Having strong characters to support the genre, concept and plot of their works is integral to writers, directors and actors. Thus, I’d like to explore some general character traits which help define a strong film character. I would like to consider the following: LIKEABILITY, EMPATHY, EXPERTISE, RESILIENCE, HUMOUR, COOLNESS and COMPLEXITY. There are obviously many other aspects to a character we could consider but I’ll stick to these for now.

To support this, I will list five film characters in each category. If I have missed anything glaring, then please feel free to shout out and comment.

*******CONTAINS FILM SPOILERS*******



LIKEABILITY

Does a character have to be likeable for you to root for them? Not at all! However, if they are a positive character it does help you to warm to their stories and emotions. That isn’t to say you cannot appreciate unlikeable characters, however, they are more complicated and I will come to those later.


FIVE LIKEABLE FILM CHARACTERS

  1. GEORGE BAILEY – IT’S A WONDERFUL LIFE (1946)
  2. WOODY – TOY STORY (1995)
  3. SAMWISE GAMJEE – LORD OF THE RINGS (2001)
  4. MARGE GUNDERSON – FARGO (1996)
  5. ATTICUS FINCH – TO KILL A MOCKINGBIRD (1962)


EMPATHY

Empathy and sympathy are two sides of the same coin, but can also contain variants. You can sympathise with a character but not necessarily empathise with their actions; and vice versa. For me, empathetic aspects are what I look for most in a character. They could still be pretty unlikeable, but if I feel drawn to their plight I will still connect with their story. Nonetheless, the characters I list here are both empathetic and mostly sympathetic too.


FIVE EMPATHETIC FILM CHARACTERS

  1. ROCKY BALBOA – ROCKY (1976)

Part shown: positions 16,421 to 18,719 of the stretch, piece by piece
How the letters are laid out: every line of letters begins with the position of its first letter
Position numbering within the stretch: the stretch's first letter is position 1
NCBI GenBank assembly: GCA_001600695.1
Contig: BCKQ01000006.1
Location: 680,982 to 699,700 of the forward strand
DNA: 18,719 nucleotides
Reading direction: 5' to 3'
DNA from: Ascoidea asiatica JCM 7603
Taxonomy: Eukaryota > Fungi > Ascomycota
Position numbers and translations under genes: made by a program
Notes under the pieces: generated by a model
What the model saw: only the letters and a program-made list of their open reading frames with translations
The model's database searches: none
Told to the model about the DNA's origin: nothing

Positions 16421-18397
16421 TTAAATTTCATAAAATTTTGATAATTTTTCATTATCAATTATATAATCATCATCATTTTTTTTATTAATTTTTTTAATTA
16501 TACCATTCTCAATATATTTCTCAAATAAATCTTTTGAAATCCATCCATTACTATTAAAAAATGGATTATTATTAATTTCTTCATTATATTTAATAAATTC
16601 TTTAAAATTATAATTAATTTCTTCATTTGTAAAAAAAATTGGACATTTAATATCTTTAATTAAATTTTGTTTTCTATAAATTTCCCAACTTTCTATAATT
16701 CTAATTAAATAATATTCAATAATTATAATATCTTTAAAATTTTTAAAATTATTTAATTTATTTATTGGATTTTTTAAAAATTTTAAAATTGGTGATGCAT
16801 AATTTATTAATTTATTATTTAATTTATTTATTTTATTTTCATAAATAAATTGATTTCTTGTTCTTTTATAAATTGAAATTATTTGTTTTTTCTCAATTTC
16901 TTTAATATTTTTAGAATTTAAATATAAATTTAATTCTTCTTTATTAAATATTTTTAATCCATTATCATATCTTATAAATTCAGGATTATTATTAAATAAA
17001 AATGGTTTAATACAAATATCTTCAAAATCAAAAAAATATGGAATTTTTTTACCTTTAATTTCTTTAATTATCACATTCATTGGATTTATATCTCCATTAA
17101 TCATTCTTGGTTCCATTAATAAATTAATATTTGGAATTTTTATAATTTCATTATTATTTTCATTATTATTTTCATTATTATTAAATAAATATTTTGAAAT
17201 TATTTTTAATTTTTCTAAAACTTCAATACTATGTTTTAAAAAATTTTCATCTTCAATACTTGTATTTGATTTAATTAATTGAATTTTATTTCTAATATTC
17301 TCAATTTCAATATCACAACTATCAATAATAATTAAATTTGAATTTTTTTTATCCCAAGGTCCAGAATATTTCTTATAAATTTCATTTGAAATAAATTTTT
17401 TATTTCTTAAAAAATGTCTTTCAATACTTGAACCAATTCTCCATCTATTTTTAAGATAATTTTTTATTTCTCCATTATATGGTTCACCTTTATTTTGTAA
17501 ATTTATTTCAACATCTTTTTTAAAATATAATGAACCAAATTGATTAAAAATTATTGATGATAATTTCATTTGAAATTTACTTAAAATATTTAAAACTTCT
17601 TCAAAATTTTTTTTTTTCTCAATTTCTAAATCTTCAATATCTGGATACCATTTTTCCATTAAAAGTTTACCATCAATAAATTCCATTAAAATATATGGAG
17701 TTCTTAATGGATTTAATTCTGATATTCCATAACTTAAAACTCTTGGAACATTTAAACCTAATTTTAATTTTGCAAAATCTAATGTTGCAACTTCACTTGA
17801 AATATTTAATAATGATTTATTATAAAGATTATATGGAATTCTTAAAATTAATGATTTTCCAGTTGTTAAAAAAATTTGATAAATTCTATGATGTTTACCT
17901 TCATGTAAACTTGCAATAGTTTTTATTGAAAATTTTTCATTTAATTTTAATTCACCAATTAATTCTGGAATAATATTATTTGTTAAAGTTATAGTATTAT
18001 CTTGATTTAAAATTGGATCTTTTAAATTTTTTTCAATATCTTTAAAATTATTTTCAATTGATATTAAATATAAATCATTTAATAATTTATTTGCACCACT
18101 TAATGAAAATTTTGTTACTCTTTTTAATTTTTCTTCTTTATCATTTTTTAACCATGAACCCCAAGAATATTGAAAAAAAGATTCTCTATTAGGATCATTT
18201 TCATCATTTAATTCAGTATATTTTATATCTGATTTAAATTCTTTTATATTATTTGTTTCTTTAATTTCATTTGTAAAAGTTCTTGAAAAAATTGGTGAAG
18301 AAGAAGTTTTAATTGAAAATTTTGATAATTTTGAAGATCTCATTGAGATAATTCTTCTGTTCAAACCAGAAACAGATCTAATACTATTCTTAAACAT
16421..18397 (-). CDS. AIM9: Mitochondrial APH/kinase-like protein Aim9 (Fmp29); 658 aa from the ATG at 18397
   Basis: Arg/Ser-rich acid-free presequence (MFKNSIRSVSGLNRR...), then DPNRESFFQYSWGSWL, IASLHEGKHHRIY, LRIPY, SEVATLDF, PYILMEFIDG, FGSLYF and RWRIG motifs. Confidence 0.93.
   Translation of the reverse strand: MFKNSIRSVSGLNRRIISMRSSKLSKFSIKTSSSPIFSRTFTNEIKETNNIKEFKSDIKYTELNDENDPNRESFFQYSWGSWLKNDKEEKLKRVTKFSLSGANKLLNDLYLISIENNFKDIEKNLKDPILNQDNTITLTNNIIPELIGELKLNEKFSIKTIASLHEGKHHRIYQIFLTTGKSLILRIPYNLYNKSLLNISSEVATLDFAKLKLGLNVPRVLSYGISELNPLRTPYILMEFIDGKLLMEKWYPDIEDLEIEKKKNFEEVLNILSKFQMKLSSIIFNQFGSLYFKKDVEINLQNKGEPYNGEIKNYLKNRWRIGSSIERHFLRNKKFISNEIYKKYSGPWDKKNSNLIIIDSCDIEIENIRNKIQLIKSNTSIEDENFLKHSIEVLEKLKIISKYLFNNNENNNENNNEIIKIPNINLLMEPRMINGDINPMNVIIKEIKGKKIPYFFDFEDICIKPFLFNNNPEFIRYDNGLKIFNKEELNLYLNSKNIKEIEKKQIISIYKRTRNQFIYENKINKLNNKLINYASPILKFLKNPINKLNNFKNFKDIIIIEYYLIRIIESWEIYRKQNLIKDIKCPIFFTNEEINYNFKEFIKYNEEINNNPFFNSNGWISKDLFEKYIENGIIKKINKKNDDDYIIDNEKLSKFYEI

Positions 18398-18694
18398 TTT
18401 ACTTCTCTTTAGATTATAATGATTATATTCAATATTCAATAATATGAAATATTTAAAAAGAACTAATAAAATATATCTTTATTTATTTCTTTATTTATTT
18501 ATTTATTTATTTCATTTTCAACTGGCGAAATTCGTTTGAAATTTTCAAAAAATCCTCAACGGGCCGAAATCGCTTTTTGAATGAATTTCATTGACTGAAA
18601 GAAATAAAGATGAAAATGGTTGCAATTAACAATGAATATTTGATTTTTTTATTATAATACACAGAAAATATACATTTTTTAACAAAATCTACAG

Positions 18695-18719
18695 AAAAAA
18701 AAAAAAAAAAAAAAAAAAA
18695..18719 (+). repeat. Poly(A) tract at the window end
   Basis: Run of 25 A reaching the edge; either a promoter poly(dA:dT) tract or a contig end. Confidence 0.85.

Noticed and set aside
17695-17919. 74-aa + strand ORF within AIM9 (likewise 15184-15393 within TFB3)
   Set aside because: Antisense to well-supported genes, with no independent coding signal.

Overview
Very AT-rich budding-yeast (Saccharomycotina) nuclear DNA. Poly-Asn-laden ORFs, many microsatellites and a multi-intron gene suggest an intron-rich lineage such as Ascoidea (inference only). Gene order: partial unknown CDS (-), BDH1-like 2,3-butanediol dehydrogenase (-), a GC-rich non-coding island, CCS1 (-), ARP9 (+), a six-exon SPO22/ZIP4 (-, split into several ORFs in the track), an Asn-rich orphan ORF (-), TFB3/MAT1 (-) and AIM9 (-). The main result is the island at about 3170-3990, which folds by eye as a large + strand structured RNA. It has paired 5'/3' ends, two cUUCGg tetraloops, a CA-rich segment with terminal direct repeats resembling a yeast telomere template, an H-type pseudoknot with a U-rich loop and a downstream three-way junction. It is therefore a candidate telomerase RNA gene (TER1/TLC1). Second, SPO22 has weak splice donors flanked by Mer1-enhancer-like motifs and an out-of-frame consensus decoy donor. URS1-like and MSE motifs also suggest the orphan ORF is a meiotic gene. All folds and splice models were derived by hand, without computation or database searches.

2. MARTY PILETTI – MARTY (1955)
  3. FORREST GUMP – FORREST GUMP (1994)
  4. CARRIE WHITE – CARRIE (1976)
  5. KING KONG – KING KONG (1933)


EXPERTISE

I have read a lot of screenwriting books and many of them say if you cannot make a character likeable or sympathetic, make them excel at something. Their expertise in their chosen field will draw you into their world, empathise and even admire their actions. If they are on the right side of the law that will obviously increase identification with such a character. Having said that there are many experts who are villains and I, like many, love a good nemesis too.


FIVE EXPERT FILM CHARACTERS

  1. TONY STARK – IRON MAN (2008)
  2. ETHAN HUNT – MISSION IMPOSSIBLE franchise.
  3. INDIANA JONES – RAIDERS OF THE LOST ARK (1981)
  4. HANNIBAL LECTER – SILENCE OF THE LAMBS (1991)
  5. DETECTIVE WILLIAM SOMERSET – SEVEN (1995)


RESILIENCE

Resilience or the overcoming of insurmountable odds is a sure-fire way of getting an audience on side. The fact a character refuses to give in despite overwhelming odds creates all manner of means with which to identify with a character. When watching a film we also want to see characters who mirror our own personalities. So, to watch characters who never give in is very appealing to me.


FIVE RESILIENT FILM CHARACTERS

  1. ELLEN RIPLEY – ALIEN (1979)
  2. SOLOMON NORTHUP – TWELVE YEARS A SLAVE (2013)
  3. CELIE JOHNSON – THE COLOR PURPLE (1985)
  4. ANDY DUFRESNE – THE SHAWSHANK REDEMPTION (1994)
  5. OH-DAE-SU – OLDBOY (2003)


HUMOUR

Obviously making an audience laugh is a fine way of making the one like a character. It’s also a good way to mask a characters’ agendas or be employed as a defence mechanism or weapon too. Funny characters are not just limited to comedy films as humour can enhance action, romantic and drama genres too.